I’m getting more & more interested in stories and fairy tales for kids as SPL starts to experiment with points of view and narratives — so have been thinking a lot about Narnia, of course, and Tolkein, and Alice, and on and on. Thinking about the characteristics of the most memorable serial stories — I think the very best of these were basically constructed on the fly with an audience of 1 or 2 specific kids in mind.

I’m trying out modeling some of our nighttime stories on ones that I’ve read; sometimes it works, sometimes not so much. But it’s fun to think about, fun to experiment. It’s such a cliché to talk about “seeing through the eyes of a child,” but I have to tell you that it’s one of the chief aspects of being a parent — trying to understand how things must seem to the kid, what will be fun, what will be scary, what will make sense, what will teach. It’s a neat activity, and changing the way that my interactions work throughout my life, really.

Nov 08

modernity, revisited?

Briefly, then gotta get started on working in an abbreviated Thanksgiving week…

Every so often I find myself in a situation with family or work and realize that something’s different, something’s new — and I try to take myself out of the moment a little bit to notice it.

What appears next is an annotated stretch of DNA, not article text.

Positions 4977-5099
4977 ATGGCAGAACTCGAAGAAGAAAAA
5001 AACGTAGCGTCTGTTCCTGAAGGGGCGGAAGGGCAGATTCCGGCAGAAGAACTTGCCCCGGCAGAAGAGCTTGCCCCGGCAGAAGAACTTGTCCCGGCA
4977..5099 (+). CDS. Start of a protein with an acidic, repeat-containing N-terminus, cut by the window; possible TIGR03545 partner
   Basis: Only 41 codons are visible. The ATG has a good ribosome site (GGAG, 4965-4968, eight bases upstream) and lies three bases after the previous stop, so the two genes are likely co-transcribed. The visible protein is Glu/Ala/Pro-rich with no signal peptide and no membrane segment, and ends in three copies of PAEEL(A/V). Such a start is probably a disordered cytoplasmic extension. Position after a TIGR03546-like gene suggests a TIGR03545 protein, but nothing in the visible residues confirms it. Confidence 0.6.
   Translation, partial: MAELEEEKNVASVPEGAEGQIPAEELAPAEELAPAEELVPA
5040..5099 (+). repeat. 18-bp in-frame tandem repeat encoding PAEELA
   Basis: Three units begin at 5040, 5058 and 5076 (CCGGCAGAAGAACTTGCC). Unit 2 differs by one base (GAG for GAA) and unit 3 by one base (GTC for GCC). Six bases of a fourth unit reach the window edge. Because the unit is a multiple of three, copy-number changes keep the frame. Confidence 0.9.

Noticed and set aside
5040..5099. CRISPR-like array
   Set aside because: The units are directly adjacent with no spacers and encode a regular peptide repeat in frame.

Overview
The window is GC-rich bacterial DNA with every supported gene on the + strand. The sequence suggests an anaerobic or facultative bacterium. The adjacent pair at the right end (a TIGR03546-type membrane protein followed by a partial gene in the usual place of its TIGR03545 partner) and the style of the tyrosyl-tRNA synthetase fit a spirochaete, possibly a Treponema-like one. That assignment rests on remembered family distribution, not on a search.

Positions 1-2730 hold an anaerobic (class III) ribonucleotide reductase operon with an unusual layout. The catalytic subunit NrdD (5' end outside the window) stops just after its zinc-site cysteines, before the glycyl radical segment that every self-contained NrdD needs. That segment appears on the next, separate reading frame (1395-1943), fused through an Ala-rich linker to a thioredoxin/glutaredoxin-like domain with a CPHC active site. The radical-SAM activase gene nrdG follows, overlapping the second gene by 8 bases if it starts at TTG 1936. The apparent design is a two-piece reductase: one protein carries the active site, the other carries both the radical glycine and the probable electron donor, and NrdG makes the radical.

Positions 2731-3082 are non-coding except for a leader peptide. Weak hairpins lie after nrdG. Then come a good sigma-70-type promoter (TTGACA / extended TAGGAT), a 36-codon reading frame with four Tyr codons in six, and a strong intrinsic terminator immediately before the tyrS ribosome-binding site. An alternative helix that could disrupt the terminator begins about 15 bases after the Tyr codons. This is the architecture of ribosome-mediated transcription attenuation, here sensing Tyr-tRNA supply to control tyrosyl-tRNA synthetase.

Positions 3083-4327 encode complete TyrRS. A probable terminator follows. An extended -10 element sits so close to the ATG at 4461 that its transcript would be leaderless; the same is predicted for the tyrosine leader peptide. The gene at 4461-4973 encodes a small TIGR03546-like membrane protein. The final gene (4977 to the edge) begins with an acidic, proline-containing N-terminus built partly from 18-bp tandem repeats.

This morning at the breakfast table, as I was packing up and getting ready to head into work, I was half-listening to SPL and his babysitter — they were talking in Mandarin to each other — but when I looked up, the subject matter was one of my own books from when I was a kid: Richard Scarry’s Busytown. And that caused me to think about how many of the little vignettes of our morning were incredibly traditional, but also incredibly modern.

– Kathy & I had already read the morning’s news — but me from my laptop news reader and Kathy was scanning through on her iPhone — we haven’t gotten a daily or weekly newspaper for probably 10 years

– We were all dressed appropriately for the weather — but not because of information in the paper or the morning TV news, but over the Web, naturally